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One of the valid forms of argument is Modus Tollens (ie If P, then Q. Not Q, therefore, not P). An example is "If Putnam is guilty, she is lying now. She is not lying now. Therefore Putnam is not guilty." (The Elements of Reasoning - R Munson & A Black 2012). Modus Tollens can be rearranged to: If not P then not Q, Q, therefore P. What is it that distinguishes Modus Tollens from Affirming the Consequent, which is invalid? Aren't both acknowledging the presence, or lack thereof of the consequent (Q) and then drawing a conclusion about P based on this. If so, then shouldn't Modus Tollens be classified as an invalid form of argument?

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up vote 9 down vote accepted

Don't be misled by the second way of presenting Modus Tollens (MT). The general form is:

MT:   {P → Q, ¬Q} ⊢ ¬P.

Your second form, call it MT′, is an instance of that same rule [with ¬P subsituted for P and ¬Q for Q]:

MT′:   {¬P → ¬Q, Q} ⊢ P.

The fallacious inference of affirming the consequent (☆) has the following slightly different form:

(☆)   {P → Q, Q} ⊢ P.

This is not a substitution instance of MT, i.e., there is no assignment of values to P and Q in MT (or MT′) that will yield (☆).

Without going into the philosophical logical literature on MT, I'd like to convince you that MT is a fine rule of inference by unpacking the meaning of the material conditional (→), revealing another form of MT that you didn't mention in your question:

MT′′:   {¬P ∨ Q, ¬Q} ⊢ ¬P.

This form of MT is an instance of a general rule of inference called disjunctive syllogism (DS):

DS:   {P ∨ Q, ¬Q} ⊢ P.

MT′′ can be obtained from DS by substituting ¬P for P. Intuitively, consider the following assignments for P and Q:

  • (P) a is an even number,
  • (Q) a is an odd number,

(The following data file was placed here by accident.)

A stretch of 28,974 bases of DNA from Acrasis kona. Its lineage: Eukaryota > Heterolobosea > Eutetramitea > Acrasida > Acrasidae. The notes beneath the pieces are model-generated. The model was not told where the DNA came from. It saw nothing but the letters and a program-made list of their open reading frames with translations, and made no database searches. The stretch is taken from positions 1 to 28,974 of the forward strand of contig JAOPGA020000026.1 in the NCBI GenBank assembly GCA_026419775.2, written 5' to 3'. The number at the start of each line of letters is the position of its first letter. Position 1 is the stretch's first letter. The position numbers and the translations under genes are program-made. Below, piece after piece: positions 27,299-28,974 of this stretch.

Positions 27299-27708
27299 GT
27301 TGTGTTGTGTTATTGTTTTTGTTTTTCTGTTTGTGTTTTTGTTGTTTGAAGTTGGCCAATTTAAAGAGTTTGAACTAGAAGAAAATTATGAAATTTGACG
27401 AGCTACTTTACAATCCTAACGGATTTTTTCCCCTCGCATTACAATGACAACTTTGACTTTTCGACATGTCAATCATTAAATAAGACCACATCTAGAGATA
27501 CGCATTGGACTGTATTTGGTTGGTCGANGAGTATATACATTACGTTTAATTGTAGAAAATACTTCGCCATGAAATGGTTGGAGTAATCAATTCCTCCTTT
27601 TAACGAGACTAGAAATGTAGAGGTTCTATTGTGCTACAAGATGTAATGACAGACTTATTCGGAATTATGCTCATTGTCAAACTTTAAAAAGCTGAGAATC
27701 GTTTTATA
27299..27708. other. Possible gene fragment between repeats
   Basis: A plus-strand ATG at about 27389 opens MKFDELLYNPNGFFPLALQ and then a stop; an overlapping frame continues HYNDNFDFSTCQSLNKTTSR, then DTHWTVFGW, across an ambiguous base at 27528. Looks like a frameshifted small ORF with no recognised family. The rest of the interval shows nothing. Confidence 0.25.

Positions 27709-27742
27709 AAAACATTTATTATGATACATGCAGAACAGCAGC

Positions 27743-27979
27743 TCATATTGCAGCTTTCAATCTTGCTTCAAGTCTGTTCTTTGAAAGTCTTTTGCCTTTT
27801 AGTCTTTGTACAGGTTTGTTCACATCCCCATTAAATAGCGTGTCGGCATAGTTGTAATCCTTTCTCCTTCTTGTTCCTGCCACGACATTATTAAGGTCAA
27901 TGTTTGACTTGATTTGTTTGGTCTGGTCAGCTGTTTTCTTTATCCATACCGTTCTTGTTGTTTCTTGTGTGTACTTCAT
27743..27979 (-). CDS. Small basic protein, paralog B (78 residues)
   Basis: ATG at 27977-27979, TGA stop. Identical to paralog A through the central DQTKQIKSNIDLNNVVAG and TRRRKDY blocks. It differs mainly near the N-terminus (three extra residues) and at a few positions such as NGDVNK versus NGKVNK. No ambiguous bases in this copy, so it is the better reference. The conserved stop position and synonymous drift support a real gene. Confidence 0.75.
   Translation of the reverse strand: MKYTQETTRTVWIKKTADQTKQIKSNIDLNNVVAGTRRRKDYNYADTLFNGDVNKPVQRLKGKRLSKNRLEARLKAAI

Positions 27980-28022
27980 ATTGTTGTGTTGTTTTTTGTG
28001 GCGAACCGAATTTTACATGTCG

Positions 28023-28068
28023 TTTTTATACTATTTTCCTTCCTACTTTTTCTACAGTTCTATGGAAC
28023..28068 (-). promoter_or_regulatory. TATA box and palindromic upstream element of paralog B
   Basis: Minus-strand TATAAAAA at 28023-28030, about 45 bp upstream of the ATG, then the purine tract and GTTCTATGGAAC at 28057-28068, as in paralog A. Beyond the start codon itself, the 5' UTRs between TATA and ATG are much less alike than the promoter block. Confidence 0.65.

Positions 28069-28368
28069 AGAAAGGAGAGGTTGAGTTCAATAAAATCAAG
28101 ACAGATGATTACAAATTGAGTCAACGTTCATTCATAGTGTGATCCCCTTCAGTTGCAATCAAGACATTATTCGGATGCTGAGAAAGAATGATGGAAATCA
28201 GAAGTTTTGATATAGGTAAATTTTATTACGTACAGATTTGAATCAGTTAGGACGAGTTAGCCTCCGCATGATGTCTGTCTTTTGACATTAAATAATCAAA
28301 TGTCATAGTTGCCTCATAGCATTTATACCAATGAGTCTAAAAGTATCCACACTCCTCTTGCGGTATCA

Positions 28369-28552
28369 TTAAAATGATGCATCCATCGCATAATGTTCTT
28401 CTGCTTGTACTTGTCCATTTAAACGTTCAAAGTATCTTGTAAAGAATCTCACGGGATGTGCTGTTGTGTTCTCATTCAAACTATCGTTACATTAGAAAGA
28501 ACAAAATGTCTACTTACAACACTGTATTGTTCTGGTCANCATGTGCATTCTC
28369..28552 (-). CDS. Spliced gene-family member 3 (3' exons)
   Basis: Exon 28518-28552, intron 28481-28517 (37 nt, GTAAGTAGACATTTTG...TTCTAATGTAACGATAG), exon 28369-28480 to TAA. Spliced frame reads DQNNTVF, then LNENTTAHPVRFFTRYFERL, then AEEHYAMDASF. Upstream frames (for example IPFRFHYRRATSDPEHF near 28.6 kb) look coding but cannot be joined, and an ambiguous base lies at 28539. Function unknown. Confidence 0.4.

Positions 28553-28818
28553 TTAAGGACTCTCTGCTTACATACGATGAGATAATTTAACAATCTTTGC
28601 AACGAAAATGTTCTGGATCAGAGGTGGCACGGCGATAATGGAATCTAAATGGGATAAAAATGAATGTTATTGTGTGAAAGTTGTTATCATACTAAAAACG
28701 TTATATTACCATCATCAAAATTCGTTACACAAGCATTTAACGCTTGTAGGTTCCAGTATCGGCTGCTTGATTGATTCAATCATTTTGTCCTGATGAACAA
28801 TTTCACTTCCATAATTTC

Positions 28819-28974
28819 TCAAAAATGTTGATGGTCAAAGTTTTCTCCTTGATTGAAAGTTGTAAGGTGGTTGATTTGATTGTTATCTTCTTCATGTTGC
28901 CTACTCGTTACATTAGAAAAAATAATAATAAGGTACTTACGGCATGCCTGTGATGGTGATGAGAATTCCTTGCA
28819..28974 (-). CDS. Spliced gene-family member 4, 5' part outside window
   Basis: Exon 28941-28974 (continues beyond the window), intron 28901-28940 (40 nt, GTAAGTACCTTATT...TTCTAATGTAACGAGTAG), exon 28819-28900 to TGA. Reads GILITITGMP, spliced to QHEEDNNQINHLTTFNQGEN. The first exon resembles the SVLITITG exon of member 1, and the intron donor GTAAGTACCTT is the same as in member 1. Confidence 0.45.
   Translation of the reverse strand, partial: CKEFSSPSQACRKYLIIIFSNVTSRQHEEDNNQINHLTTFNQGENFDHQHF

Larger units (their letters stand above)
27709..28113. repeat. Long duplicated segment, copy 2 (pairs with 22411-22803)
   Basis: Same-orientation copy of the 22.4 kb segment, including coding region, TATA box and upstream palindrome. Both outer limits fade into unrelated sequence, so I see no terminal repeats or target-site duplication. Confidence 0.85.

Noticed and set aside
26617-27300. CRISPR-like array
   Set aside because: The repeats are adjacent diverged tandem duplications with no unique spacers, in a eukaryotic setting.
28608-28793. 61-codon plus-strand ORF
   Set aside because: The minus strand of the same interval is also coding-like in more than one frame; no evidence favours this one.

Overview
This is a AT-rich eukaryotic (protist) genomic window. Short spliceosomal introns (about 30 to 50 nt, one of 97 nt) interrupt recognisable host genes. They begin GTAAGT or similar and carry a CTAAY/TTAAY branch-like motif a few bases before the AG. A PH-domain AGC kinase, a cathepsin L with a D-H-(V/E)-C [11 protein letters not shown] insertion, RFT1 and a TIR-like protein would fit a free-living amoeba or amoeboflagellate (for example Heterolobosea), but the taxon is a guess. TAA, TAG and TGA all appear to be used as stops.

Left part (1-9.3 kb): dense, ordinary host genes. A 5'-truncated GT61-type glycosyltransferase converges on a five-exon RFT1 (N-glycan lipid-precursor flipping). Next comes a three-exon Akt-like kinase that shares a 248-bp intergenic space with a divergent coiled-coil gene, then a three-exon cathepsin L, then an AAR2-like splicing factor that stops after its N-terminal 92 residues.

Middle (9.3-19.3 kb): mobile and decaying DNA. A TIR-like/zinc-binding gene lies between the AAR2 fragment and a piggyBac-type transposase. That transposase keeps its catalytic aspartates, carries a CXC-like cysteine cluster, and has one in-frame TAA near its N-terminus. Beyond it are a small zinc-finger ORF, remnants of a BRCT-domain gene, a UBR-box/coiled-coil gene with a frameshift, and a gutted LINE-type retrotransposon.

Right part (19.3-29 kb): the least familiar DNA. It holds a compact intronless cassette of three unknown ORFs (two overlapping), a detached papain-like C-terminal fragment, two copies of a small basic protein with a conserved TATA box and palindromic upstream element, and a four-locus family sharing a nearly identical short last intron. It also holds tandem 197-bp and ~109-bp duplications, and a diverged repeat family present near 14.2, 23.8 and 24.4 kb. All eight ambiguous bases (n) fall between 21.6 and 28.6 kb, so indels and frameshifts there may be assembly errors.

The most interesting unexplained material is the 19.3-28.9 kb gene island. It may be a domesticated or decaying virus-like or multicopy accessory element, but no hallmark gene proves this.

for some arbitrary number a. DS says that, if you've proved that a is either an even number or an odd number, and you have further proved that a is not an odd number, then you have a proof for the fact that a is an even number.

If you find this reasoning acceptable (do you?), then you have to grant that MT is also an acceptable rule of inference.

To convince yourself that ☆ is not acceptable, let's build a countermodel:

  • (P) b is an even number,
  • (Q) b is a number,

for some object b (not necessarily a number). The compound formula (P → Q) says that "if b is an even number then b is a number". The inference says: if you have proven that if b is an even number then b is a number, and further you have proven that b is a number, then you have in fact proven that b is an even number.

This is clearly fallacious. Suppose b = 3. (P → Q) is trivially true on logical grounds. If we have proved Q then we know that 3 is a number, which is great to verify. But ☆ is allowing us to conclude that we've proved P, namely that: b (which is equal to 3) is an even number!

Therefore, we conclude that ☆ is a fallacious rule of inference, while MT is fine.

A lot of philosophical logical literature has been devoted to discussing the pros and cons of MT and similar basic inference rules and their different forms, and the principles we commit to when we accept them. I can't go into those because

  • (i) I'm not qualified, and
  • (ii) I find MT unproblematic (do you? if 'no' → countermodel?).
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